Sri Lanka’s prime minister agreed to resign on Saturday after party leaders in Parliament demanded both he and the embattled president step down on the day protesters stormed the president's residence and office in a fury over a worsening economic crisis.
Parliament Speaker Mahinda Yapa Abeywardena said in a video statement Rajapaksa had informed him that he will step down from his post on July 13.
"The decision to step down on 13 July was taken to ensure a peaceful handover of power," Abeywardena said. "I therefore request the public to respect the law and maintain peace," he said.
His decision came after the biggest protest yet swept Sri Lanka as tens of thousands of people broke through barricades and entered President Gotabaya Rajapaksa’s residence and nearby office to vent their anger against a leader they hold responsible for the nation’s worst crisis.
Footage showed people taking a dip in the garden pool of the residence and others in a jubilant mood.
Rajapaksa appointed Wickremesinghe as prime minister in May in the hope that the career politician would use his diplomacy and contacts to resuscitate a collapsed economy. But people's patience wore thin as shortages of fuel, medicine and cooking gas only increased and oil reserves ran dry.
Many protesters accuse Wickremesinghe of trying to save Rajapaksa when he came under pressure to resign, as every other member of his powerful political dynasty had quit the Cabinet.
Opposition parties in Parliament were currently in discussion about forming an all-party government.
It was not clear if Rajapaksa was inside his residence when it was stormed earlier Saturday. A government spokesman, Mohan Samaranayake, said he had no information about Rajapaksa's whereabouts.
Leaders of political parties in Parliament met later and decided to request Rajapaksa and Wickremesinghe to step down, opposition lawmaker Rauff Hakeem said on Twitter. He said a consensus was reached that the parliamentary speaker should take over as temporary president and work on an interim government.
Sri Lanka’s economy is in a state of collapse, muddling through with aid from India and other countries as its leaders try to negotiate a bailout with the International Monetary Fund. The economic meltdown has led to severe shortages of essential items, leaving people struggling to buy food, fuel and other necessities.
The turmoil has led to months of protests, which have nearly dismantled the Rajapaksa political dynasty that has ruled Sri Lanka for most of the past two decades.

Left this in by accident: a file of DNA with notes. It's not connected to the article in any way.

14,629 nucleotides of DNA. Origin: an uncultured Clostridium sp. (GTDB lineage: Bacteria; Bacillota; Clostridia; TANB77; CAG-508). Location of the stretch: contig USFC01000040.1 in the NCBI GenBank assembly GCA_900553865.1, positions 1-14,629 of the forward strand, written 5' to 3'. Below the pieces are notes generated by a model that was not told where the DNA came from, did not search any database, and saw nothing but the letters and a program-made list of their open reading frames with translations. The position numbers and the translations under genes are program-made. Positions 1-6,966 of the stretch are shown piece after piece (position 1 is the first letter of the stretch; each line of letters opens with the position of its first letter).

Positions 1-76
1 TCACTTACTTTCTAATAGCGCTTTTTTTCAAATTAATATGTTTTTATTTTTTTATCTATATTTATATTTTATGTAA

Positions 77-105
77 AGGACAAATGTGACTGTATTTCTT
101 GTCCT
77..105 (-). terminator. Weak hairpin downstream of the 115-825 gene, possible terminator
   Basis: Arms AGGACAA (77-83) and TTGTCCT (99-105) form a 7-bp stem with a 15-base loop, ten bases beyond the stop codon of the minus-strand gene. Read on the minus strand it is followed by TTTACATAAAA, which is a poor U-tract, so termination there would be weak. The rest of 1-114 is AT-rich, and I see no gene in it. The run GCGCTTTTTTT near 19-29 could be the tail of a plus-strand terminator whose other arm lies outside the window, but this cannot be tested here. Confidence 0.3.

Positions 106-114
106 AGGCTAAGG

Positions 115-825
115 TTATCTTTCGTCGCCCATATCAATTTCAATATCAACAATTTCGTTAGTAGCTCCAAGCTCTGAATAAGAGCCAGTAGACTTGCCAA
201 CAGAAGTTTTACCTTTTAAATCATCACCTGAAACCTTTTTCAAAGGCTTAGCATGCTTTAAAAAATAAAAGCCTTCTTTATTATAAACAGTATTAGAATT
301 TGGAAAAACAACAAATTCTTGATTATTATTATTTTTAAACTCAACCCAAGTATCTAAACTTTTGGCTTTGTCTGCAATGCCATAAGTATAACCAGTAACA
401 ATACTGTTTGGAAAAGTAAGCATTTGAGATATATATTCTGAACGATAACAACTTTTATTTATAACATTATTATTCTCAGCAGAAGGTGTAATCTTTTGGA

The president’s older brother resigned as prime minister in May after violent protests saw him seek safety at a naval base. Much of the public ire has been pointed at the Rajapaksa family, with protesters blaming them for dragging Sri Lanka into chaos with poor management and allegations of corruption.
Videos posted on social media showed protesters storming the residence, chanting "Gota, go home," calling the president by his nickname. Dozens were seen jumping into the pool, milling about the house and and watching television. Outside the building, barricades were overturned and a black flag was hoisted on a pole.
At the president's office, security personnel tried to stop demonstrators who pushed through fences to run across the lawns and inside the colonial-era building.
At least 34 people, including two police officers, were wounded in scuffles as protesters tried to enter the residence. Two of the injured are in critical condition, while others sustained minor injuries, according to an official at the Colombo National Hospital who spoke on condition of anonymity as he was not authorized to speak to the media.
Thousands of protesters entered the capital from the suburbs after police lifted an overnight curfew. With fuel supplies scarce, many crowded onto buses and trains to come to the city to protest, while others made their way on bicycles and on foot.
Protest and religious leaders called on Rajapaksa to step down, saying he has lost the people’s mandate.
"His claim that he was voted in by the Sinhala Buddhists is not valid now," said Ven. Omalpe Sobitha, a prominent Buddhist leader. He urged Parliament to convene immediately to select an interim president but said that Wickremesinghe did not enjoy the people's support.
Last month, Wickremesinghe said the country's economy has collapsed. He said that the negotiations with the IMF have been complex because Sri Lanka was now a bankrupt state.
In April, Sri Lanka announced it is suspending repaying foreign loans due to a foreign currency shortage. Its total foreign debt amounts to $51 billion, of which it must repay $28 billion by the end of 2027.
Police had imposed a curfew in Colombo and several other main urban areas on Friday night but withdrew it Saturday morning amid objections by lawyers and opposition politicians who called it illegal.
U.S. Ambassador to Sri Lanka Julie Chung on Friday asked people to protest peacefully and called for the military and police "to grant peaceful protesters the space and security to do so."
"Chaos & force will not fix the economy or bring the political stability that Sri Lankans need right now," Chung said in a tweet.
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